The whole concept which began with some fantastic piece of imagination by e-commerce companies has turned into reality in China. We are talking about the idea of delivering products via drones.
Alibaba’s Ele.me has got a clearance from the government to deliver food via drones at Jinshan Industrial Park in Shanghai.
Ele.me is one of the largest food delivery apps in China which was acquired by Alibaba in March this year. With the acquisition, Alibaba has become the direct competitor of Tencent-backed Meituan-Dianping, another giant in the food delivery segment in China.
The drone delivery initiative by Ele.me isn’t for residential areas, however, the company identified 17 routes, each of with two fixed drop-off points. It means that drivers will have to cover only 15 per cent of the route, drastically reducing the delivery time to 20 minutes. The move will also help the company to lower its operating costs in the process.
Another Chinese retail giant, JD has rolled up its sleeve to launch drone delivery system, which will connect major cities to villages and bring down the logistics cost. The firm is planning to make a drone, which can carry as much as 2000 pounds of weight, parallel to the capacity of a chopper.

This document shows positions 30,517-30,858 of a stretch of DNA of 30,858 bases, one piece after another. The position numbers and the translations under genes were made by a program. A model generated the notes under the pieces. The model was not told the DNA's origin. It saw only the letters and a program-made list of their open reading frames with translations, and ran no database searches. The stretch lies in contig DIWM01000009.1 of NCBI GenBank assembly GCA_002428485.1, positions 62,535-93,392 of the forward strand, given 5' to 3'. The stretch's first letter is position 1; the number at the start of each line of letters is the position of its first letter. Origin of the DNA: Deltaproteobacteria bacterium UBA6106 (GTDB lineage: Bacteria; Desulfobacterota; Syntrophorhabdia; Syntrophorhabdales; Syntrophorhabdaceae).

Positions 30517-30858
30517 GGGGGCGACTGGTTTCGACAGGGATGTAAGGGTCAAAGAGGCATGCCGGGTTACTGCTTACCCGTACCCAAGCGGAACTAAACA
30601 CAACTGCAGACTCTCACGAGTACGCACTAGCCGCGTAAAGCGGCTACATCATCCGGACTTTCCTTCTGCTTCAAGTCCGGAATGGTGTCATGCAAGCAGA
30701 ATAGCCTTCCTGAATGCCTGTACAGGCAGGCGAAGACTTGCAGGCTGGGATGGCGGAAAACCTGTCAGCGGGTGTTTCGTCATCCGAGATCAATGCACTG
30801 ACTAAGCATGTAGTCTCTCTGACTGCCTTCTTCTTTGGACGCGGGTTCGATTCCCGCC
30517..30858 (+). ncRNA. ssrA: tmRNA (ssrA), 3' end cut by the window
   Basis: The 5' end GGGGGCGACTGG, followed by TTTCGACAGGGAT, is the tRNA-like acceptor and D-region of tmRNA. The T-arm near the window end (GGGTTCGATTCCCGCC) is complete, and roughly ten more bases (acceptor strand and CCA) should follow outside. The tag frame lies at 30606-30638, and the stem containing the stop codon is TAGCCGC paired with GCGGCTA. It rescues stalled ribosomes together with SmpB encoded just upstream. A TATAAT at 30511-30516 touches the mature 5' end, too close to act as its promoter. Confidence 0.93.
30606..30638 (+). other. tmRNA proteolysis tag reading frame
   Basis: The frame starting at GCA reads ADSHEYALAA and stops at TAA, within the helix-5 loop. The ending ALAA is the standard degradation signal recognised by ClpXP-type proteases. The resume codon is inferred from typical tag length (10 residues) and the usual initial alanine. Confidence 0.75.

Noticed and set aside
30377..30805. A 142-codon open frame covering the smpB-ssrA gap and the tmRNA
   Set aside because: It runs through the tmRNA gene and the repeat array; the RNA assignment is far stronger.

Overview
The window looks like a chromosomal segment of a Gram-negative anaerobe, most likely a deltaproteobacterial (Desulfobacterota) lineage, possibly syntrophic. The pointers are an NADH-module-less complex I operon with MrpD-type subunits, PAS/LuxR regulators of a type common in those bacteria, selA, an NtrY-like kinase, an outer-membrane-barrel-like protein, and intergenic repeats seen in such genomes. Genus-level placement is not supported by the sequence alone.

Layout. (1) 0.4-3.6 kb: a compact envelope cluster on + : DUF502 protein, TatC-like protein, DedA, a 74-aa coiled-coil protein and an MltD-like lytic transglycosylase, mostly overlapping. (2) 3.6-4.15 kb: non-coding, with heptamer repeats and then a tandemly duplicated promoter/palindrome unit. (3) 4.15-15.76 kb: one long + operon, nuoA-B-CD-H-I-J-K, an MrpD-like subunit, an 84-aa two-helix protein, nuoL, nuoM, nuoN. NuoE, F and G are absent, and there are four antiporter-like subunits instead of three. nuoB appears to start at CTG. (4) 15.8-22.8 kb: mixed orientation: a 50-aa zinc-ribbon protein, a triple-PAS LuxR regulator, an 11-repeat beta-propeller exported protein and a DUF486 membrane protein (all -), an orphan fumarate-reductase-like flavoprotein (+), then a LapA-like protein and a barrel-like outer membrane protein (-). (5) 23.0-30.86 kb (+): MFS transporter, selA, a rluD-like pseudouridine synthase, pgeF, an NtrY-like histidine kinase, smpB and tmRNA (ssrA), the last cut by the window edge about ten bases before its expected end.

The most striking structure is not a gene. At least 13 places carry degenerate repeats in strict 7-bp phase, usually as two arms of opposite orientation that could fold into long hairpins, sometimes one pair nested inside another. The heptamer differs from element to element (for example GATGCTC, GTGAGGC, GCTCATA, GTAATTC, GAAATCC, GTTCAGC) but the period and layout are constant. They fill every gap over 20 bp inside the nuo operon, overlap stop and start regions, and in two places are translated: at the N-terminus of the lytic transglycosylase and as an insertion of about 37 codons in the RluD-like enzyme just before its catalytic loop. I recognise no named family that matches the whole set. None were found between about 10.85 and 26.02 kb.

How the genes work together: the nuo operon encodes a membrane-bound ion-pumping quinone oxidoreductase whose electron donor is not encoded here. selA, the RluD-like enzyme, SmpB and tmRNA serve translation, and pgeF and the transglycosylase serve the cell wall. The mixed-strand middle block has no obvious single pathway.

At a time when China has already given a go-ahead for commercial use of drones and the US is likely to clear regulations for drone couriers,
India’s drone policy is still caught in regulations. Till last month, India’s aviation regulator, the Directorate General of Civil Aviation (DGCA), was awaiting a response from the Ministry of Home Affairs and Ministry of Defence as a set of rules for operating drones had not been yet finalised.
Besides, the policy makers have also trimmed the scope of drones in India in other ways. They have proposed to limit weight restriction of 2 kgs and height restriction of 200 feet for drones used for various applications. The policy proposal is being opposed by drone makers which are seeking to raise the bar on weight to at least 4 kgs and height restriction to at least 400 feet.
Meanwhile, DGCA, Airport Authority of India (AAI) and industry bodies have been meeting frequently to draft guidelines for Digital Sky programme. Two months ago, co-founders of Skylark Drones had reportedly demonstrated that how their drones follow a consistent flight plan and don’t violate security protocols at Mysore Airport.
Such proximity between regulators and solution providers and regular demonstrations seem speeding-up the ongoing effort towards drafting required policies.
The development was first reported by South China Morning Post.